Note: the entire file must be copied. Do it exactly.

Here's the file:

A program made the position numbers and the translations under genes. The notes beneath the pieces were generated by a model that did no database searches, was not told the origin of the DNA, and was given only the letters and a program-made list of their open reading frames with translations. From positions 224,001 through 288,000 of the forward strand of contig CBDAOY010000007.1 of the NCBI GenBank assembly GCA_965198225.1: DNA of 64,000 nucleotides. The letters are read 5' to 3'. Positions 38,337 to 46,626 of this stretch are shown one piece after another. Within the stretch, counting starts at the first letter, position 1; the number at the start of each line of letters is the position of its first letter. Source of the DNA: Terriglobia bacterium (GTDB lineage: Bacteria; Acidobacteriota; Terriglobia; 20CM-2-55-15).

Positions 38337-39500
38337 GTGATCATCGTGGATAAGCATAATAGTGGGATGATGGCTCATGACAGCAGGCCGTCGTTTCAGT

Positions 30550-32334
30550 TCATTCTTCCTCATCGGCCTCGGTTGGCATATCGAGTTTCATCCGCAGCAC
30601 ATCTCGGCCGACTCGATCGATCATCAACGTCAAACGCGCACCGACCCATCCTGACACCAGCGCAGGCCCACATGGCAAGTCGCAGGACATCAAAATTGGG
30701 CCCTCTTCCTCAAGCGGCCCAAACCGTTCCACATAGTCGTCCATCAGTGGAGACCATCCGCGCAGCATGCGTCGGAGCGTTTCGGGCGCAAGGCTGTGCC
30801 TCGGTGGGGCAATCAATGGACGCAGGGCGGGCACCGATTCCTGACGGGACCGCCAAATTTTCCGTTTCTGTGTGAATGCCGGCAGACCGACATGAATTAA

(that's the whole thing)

A program made the position numbers and the translations under genes. The notes beneath the pieces were generated by a model that did no database searches, was not told the origin of the DNA, and was given only the letters and a program-made list of their open reading frames with translations. From positions 224,001 through 288,000 of the forward strand of contig CBDAOY010000007.1 of the NCBI GenBank assembly GCA_965198225.1: DNA of 64,000 nucleotides. The letters are read 5' to 3'. Positions 38,337 to 46,626 of this stretch are shown one piece after another. Within the stretch, counting starts at the first letter, position 1; the number at the start of each line of letters is the position of its first letter. Source of the DNA: Terriglobia bacterium (GTDB lineage: Bacteria; Acidobacteriota; Terriglobia; 20CM-2-55-15).

Positions 38337-39500
38337 GTGATCATCGTGGATAAGCATAATAGTGGGATGATGGCTCATGACAGCAGGCCGTCGTTTCAGT

Positions 30550-32334
30550 TCATTCTTCCTCATCGGCCTCGGTTGGCATATCGAGTTTCATCCGCAGCAC
30601 ATCTCGGCCGACTCGATCGATCATCAACGTCAAACGCGCACCGACCCATCCTGACACCAGCGCAGGCCCACATGGCAAGTCGCAGGACATCAAAATTGGG
30701 CCCTCTTCCTCAAGCGGCCCAAACCGTTCCACATAGTCGTCCATCAGTGGAGACCATCCGCGCAGCATGCGTCGGAGCGTTTCGGGCGCAAGGCTGTGCC
30801 TCGGTGGGGCAATCAATGGACGCAGGGCGGGCACCGATTCCTGACGGGACCGCCAAATTTTCCGTTTCTGTGTGAATGCCGGCAGACCGACATGAATTAA